This salad recipe was inspired by the gorgeous pre-summer ingredients found inside Granville Island Public Market.
I typically never shop there on the weekend because it is jam packed with browsers and tourists. After Spot Prawn Fest, I needed groceries to make my Battle Radish recipe so I reluctantly entered the gourmet vortex of insanity. As I became increasingly irritated by the crowds of onlookers and space invaders, I wrestled my way through and grabbed the most seasonal ingredients I could find.
Sidenote: It’s Spot Prawn MADNESS in B.C. right now. For more details about our prized local and sustainable delicacies, view the slideshow from the 4th Annual Spot Prawn Festival or watch the video of me trapping (and making out with) prawns on a boat.
Enough about spot prawns for a second.
Rainbow radishes and fiddleheads are stars in the market right now. I stomped home huffing and puffing, knocked back a glass of sake, and threw this little number together.
Fiddleheads are unfurled ferns that peeped shyly out of the soil. Their texture is a cross between brocolini and asparagus tips and they have a mild, grassy flavour. Be sure to clean them thoroughly and blanch them before consumption to remove shikimic acid that can cause blindness and impotence. Actually, it’s just a mild toxin that’s linked to cases of food poisoning. Just cook them through and you’ll be fine.
Thinly sliced radishes lend a refreshing crispness and a tingly bite to salads. The tender summer potatoes bring body to the salad and acts as a humble base to the sweet and succulent poached spot prawns. Enjoy this dish on a sunny patio with a crisp glass of Pinot Gris or Rosé.
Spot Prawns on Rainbow Radish Fiddlehead Potato Salad
- 6 live spot prawns (or your favourite local seafood)
- 6 new potatoes – washed with skins on
- 2 handfuls unfurled fiddleheads – washed and trimmed
- 1 bunch rainbow radishes – sliced thinly
- 1/4 cup Dijon mustard
- 2 tbs apple cider vinegar
- 1 tsp paprika
- 2 sprigs of thyme, stripped
- 2 tbs extra virgin olive oil
- 1/4 cup plain yogurt
- 1 tsp honey
- Salt and pepper to taste
Cover the potatoes with cold water in a saucepan. Bring the water to a boil and turn it down to a simmer. Season generously with salt. Cook with the lid on until a sharp knife slides into the potatoes with slight resistance (approx 15 min). Reserve the water in a separate bowl and keep the potatoes warm in the covered saucepan.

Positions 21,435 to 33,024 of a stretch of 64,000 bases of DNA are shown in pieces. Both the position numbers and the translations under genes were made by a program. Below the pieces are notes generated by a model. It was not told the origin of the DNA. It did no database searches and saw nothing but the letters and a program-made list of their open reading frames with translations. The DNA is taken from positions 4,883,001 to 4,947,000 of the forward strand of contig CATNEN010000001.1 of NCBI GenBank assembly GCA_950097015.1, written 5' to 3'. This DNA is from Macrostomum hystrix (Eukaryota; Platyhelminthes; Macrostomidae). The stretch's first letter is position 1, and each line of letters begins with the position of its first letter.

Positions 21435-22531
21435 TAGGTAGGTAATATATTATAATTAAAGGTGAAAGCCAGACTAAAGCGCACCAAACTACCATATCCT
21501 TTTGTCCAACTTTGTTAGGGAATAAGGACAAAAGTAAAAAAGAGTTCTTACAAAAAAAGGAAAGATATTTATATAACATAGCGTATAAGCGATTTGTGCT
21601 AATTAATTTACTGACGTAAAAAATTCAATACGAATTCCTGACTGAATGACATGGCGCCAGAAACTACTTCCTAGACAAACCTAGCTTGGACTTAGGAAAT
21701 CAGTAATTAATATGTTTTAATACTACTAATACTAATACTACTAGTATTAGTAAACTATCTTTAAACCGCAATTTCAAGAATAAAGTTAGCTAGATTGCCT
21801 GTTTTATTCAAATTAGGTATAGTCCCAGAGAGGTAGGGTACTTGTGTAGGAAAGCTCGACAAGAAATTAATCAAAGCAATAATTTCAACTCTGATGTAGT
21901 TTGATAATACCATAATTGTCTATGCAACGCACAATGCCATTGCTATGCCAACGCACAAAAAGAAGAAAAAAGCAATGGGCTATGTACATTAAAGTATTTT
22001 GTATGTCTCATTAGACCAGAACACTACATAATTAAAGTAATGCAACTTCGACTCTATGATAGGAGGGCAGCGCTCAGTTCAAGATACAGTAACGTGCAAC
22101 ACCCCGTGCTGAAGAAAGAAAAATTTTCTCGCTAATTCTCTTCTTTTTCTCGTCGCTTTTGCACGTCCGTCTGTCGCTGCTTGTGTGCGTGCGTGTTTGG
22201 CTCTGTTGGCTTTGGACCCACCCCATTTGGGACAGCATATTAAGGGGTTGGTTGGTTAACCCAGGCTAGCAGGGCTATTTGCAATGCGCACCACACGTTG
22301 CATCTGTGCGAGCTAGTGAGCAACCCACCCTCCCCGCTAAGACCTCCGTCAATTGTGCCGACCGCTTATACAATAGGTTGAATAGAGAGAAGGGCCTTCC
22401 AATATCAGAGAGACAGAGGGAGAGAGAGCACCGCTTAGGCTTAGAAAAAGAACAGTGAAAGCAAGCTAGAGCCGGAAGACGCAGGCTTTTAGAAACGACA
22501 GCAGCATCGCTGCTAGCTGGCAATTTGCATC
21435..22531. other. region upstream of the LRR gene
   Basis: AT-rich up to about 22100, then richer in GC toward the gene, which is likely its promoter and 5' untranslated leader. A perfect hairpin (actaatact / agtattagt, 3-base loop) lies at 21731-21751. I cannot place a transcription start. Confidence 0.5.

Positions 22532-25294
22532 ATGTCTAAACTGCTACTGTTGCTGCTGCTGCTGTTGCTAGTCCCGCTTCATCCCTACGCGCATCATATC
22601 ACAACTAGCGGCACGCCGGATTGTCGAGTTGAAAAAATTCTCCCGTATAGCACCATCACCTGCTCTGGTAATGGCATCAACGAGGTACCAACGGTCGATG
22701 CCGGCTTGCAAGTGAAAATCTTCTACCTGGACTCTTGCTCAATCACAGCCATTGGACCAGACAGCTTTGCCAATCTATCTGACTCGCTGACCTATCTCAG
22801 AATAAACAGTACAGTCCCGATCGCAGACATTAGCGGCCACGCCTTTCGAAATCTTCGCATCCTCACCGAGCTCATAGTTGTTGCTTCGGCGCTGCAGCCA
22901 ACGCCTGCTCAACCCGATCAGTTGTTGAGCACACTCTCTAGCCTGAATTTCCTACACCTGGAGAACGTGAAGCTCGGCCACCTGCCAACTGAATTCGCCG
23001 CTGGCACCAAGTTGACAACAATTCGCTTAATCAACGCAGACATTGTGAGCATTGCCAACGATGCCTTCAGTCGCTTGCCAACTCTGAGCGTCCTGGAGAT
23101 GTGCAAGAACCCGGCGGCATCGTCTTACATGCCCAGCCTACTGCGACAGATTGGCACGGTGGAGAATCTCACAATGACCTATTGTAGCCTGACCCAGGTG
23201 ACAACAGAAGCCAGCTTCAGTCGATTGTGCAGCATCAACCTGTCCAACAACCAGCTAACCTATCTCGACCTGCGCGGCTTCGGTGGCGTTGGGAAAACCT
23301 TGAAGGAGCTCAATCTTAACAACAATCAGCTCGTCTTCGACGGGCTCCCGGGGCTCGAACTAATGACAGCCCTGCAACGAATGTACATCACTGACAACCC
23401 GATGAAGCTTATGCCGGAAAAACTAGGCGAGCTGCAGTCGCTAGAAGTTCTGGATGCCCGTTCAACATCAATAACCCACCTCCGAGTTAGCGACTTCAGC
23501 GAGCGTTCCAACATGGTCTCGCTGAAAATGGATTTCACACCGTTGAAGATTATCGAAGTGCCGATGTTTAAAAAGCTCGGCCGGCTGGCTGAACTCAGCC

Meanwhile, combine the dressing ingredients (except the yogurt) with a whisk. Cube the hot potatoes and combine with the dressing. Set aside and allow the potatoes to absorb the flavours.
Prepare an ice bath. Bring some water to boil in a small saucepan. Add a large pinch of salt and the fiddleheads. Blanche the fiddleheads for 40 seconds, drain, and cool them in the ice bath.
Remove the spot prawn heads and shell and reserve for stock making. Keep the tail shell intact for presentation. Bring the reserved water from cooking the potatoes to a slow simmer. Turn off the heat and poach the prawns in the water until the tails curl up, approximately 30 seconds.
Combine the fiddleheads, radish slices, and yogurt with the potato mixture. Taste and season with salt and pepper.
Divide the salad onto two plates and top with the prawn tails. Garnish with some fresh thyme and a drizzle of extra virgin olive oil.
My Pick: Fusion Focaccia with Radishes and Nori Sea Salt by Spinach Tiger
My mouth dropped when I saw Angela’s stunning creation. The photos of little white and pink petals on a bumpy, golden brown focaccia made me jealous. Oh how I wished that she was closer so I could cut myself a slice! What’s more, she sprinkled on some nori seasalt to introduce the flavour of the ocean to her Italian flat bread. I love her creative combination of a typical Japanese ingredient with her traditional fococcia recipe. Congratulations, Angela, you are one of the winners of Battle Radish!
Visit Leela to see the round-up of all Battle Radish posts and her pick.
I’ll be hosting the next Battle CORN! Since summer are busier, we’ve decided to extend this battle to 2 months. This also means more entries and more competition so be sure to submit your most creative and tantalizing corn recipes!
Each of the 2 winners will receive a set of collector’s 2010 Winter Olympics merchandise from Vancouver B.C, Melody’s hometown.